BCC Advisers

Articles

August 7, 2020

After humming along quite happily with a high level of confidence into early 2020, Iowa’s mergers and acquisitions market briefly went into shutdown mode this spring with the arrival of the COVID-19 pandemic. BCC shareholder Tom Cavanagh contributes his thoughts along with other Des Moines M&A professionals on the current environment and outlook for M&A. Article by Joe Gardyasz of the Business Record.

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August 6, 2020

From the November/December 2017 issue of BCC Advisers Litigation & Valuation Report

Perceived independence is critical when it comes to the effectiveness of expert witness testimony. In this article we discuss a case in which the U.S. Tax Court rejected an expert’s testimony on the reasonableness of compensation paid to shareholder-employees because he failed to provide an “independent and objective analysis.”

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July 30, 2020

From the July/August 2018 issue of BCC Advisers Litigation & Valuation Report

Negative events — including defamation, securities fraud, product liability, intellectual property infringement, and data breach and other cybercrime proceedings — can seriously impair a company’s reputation. This article explains the types of damages and the tools financial experts use to quantify losses.

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July 23, 2020

From the BCC "Baton" - 2019 Q3

Transaction multiples may make the theory of business valuation seem relatively straightforward. However, valuing a company can quickly veer into a challenging world of discount rates, weighted average cost of capital, and other obscure concepts, making it easy to lose sight of the big picture. We give you five valuation tips to help you maintain perspective.

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July 8, 2020

From the May/June 2017 issue of BCC Advisers Litigation & Valuation Report

The IRS and C corporations often disagree about the reasonableness of owners’ compensation. C corporations want payments to shareholder-employees to be classified as deductible compensation expense — but the IRS would prefer these payments to be classified as nondeductible dividends. This article explains the factors that persuaded the U.S. Tax Court to uphold $11 million in deductions for salaries, bonuses and directors’ fees paid to two shareholders in 2003 and 2004.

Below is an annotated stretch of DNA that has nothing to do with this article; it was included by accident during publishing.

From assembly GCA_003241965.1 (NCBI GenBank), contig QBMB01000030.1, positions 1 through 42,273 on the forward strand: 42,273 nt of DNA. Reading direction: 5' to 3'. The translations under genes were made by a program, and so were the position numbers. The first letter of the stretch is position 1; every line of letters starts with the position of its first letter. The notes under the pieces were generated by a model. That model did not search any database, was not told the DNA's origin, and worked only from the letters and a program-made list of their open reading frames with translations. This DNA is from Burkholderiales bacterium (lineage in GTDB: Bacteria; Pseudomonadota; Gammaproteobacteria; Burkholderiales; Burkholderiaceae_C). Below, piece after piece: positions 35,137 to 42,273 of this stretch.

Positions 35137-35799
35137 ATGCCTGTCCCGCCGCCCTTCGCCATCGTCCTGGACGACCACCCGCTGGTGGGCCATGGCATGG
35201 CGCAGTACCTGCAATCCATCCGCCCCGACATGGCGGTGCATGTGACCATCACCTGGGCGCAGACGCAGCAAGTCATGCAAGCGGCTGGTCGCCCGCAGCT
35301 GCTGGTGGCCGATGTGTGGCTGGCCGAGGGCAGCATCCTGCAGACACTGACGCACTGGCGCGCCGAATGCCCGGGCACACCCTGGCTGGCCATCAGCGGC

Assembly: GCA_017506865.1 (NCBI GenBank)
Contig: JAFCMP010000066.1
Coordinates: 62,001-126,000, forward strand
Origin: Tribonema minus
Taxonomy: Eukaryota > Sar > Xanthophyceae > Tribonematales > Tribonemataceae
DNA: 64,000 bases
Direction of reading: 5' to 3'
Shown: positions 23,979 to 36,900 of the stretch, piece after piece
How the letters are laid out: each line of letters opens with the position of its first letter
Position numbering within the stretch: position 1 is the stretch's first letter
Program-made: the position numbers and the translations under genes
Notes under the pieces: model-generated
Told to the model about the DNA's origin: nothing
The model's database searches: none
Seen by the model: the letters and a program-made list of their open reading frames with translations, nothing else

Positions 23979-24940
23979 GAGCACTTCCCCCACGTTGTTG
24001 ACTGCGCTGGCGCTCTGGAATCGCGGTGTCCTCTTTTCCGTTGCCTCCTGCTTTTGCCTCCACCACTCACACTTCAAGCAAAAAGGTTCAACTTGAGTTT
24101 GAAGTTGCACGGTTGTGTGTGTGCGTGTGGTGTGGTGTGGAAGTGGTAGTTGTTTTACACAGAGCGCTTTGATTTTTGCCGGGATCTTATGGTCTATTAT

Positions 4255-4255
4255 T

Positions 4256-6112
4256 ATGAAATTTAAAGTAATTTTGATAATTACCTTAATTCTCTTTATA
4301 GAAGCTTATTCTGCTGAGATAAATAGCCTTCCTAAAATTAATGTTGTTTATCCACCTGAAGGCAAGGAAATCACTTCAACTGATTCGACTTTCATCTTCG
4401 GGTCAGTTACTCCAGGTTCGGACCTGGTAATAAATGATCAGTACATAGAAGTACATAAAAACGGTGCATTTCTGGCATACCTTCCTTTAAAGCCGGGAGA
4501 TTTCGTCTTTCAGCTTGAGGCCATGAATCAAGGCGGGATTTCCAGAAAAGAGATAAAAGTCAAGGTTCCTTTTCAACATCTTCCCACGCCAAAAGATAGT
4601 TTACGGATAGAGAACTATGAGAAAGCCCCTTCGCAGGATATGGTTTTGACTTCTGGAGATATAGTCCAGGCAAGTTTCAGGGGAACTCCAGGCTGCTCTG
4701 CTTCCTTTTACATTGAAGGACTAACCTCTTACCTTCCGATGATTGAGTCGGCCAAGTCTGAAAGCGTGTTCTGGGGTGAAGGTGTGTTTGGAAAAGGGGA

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June 25, 2020

From the May/June 2018 issue of BCC Advisers Litigation & Valuation Report

When calculating reasonable royalty damages in patent infringement cases, experts are often called upon to “apportion” the royalty base among multiple patents or between infringing and noninfringing products or product features. This article summarizes a federal district court case that excluded a damages expert’s testimony on Daubert grounds because her apportionment methodology improperly inflated the royalty base.

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June 22, 2020

There are a variety of reasons business owners use ESOPs as an exit strategy, usually with the expectation that the ESOP will last in perpetuity. However, that’s not always the case. Here we share the more common situations we see leading to the sale of an ESOP company to a third party.

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June 11, 2020

From the May/June 2018 issue of BCC Advisers Litigation & Valuation Report

Rather than give up on defendants that appear to have limited financial resources, plaintiffs may assert that the companies are nothing more than “alter egos” for more solvent companies. This article identifies various red flags, such as combined corporate structures, shared advisors and numerous “related party” transactions, which may persuade a court to “pierce the veil” of a corporation or LLC.

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June 4, 2020

From the March/April 2019 issue of BCC Advisers Litigation & Valuation Report

When using the discounted cash flow method to value a business, a large chunk of the value is contained in the “terminal” value. This article discusses ways business valuation experts estimate terminal value and the importance of using reasonable assumptions about long-term growth.

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May 27, 2020

From the January/February 2019 issue of BCC Advisers Litigation & Valuation Report

The laws in most states make a distinction between marital and separate property for purposes of marital dissolution. In cases where property increases in value during the marriage, experts may be hired to determine whether that appreciation is passive or active. This article explains the difference between these terms and why it matters when divvying up a marital estate in divorce. A sidebar highlights the need to take a holistic approach when differentiating between the active and passive appreciation when valuing a business.
Bair v. Bair, 214 So. 3d 750 (Fla. 2nd DCA 2017)

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